Last week I did something very different from my norm. I didn’t write a new blog post on this blog or my business blog… or any of my other blogs. I wrote one for my accountant’s blog, but that’s about it. That in and of itself isn’t much of a surprise, because I’ve done that before. What’s different is the reason I didn’t write anything.

I got to the end of last week, ready to write a new blog post… when I realized that I hadn’t received a single comment on the previous post. That’s pretty rare; I usually get at least one comment on everything. The last time I hadn’t gotten a comment on a post was the summer of 2015, and that’s because I wrote some specific marketing articles that I removed a few weeks later. The last time I wrote an article that didn’t get any comments… May 25, 2010!

I decided that article needed a bit more promoting. Instead of writing something new, I set that article up for promotion the way I normally set up all my new articles, using the same times and time frames as if it were new. I was on a quest to see if I could get a comment; that article deserved a comment! lol

I finally got my comment and it came from my friend Mitch Allen; it took another Mitch to have my back on a post talking about different ways to promote one’s content on social media. Heck, the video I did a couple of weeks later even got a comment. Since I mentioned it, I might as well show it:

There’s a general debate by some long time bloggers and content creators as to whether it’s always necessary to create new content. The belief is that it might be more beneficial to our blogs to update old, potentially evergreen content, and release it as new content.

I’ve done that one time on this blog, but multiple times on my business blog. My main reason for not doing it more often here is my belief that it looks dodgy updating content if people have previously commented on it. All of the articles I’ve updated on my business blog had no comments whatsoever… visits, but no comments. It seems fair to do it there.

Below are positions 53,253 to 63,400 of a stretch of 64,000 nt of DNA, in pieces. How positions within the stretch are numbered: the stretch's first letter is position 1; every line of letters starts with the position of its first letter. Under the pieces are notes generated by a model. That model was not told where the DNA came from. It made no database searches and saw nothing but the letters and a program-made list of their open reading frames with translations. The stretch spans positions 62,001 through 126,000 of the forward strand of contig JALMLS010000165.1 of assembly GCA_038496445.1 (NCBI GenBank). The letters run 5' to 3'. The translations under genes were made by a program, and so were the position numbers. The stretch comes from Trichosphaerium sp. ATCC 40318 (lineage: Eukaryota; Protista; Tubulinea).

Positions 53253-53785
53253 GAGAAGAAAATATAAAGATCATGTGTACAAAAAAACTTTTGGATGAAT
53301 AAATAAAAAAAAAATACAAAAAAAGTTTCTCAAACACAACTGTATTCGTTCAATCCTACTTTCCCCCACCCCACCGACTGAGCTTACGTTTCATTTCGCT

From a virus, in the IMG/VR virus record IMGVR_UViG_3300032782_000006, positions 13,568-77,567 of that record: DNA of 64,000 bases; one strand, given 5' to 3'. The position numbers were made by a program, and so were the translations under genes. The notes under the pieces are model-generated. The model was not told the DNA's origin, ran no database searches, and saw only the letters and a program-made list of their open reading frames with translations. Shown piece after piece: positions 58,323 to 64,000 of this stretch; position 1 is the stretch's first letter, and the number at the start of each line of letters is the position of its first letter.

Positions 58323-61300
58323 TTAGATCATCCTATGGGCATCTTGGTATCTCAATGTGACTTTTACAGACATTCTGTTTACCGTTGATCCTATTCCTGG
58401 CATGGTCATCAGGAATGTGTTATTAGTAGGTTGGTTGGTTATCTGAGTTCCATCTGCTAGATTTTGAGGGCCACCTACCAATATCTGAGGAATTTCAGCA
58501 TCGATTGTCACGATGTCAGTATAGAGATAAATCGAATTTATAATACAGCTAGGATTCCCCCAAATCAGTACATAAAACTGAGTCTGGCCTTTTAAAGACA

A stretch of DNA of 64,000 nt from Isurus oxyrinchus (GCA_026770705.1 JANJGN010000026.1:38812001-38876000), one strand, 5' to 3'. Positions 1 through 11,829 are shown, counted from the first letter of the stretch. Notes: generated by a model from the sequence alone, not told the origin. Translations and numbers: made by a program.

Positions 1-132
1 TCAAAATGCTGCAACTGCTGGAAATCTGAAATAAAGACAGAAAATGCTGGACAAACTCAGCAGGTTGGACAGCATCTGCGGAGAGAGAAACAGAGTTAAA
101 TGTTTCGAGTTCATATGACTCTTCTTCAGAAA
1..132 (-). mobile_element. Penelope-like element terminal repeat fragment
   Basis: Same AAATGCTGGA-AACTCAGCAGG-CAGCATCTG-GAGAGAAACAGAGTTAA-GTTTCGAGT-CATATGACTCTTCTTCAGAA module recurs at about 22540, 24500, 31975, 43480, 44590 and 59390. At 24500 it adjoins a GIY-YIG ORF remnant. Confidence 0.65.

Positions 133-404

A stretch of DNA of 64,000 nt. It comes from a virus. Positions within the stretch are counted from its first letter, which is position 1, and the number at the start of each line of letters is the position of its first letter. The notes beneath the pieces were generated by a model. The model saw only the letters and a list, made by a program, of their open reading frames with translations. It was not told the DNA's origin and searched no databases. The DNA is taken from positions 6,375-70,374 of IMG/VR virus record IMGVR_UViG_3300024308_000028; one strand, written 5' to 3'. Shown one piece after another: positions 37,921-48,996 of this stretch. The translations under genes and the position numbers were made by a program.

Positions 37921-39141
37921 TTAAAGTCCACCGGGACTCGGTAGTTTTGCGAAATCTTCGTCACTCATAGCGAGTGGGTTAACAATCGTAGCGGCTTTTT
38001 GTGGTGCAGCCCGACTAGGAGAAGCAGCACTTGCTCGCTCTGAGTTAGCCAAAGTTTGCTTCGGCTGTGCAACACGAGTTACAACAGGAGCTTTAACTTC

Speaking of visits, even though that article only got the one comment, it was the most visited article over the past two weeks by a 2-1 margin over the second most visited article. So, I really don’t have much to complain about; if I can handle not getting comments on my business blog, I should be able to handle not getting comments here, right?

Well… maybe! lol After all, if I hadn’t gotten a comment from my friend Mitch, it would have ended an almost 8 year streak. The last time a good streak was ended, it was at Wrestlemania, with Brock Lesnar beating the Undertaker; that didn’t go over so well, did it?

No matter; the question isn’t what to do to get more comments. The question is what’s more important, getting people to read your content or getting comments.

Getting readers is more important, no matter what your reason for it is. Why? Let’s look at it this way:

1. If you’re selling products, do you want comments or do you want buyers?

2. How many times have you been surprised and elated when someone tells you that they’ve read something you’ve written and liked it? How many times after you heard that did you say to that person “why didn’t you write a comment?” I hope the answer is “none”, because I’m hoping you were happy that someone acknowledged reading something you created… and liked it.

3. How much content do you read or watch compared to how often you comment? If it’s good enough for you then shouldn’t it be good enough for everyone else?

I think so. This means I’m good… well, I’m obviously good because I got my comment, which means my streak continues. If you’re having problems getting comments, you can always hope for a friend like I have in Mitch! 😉

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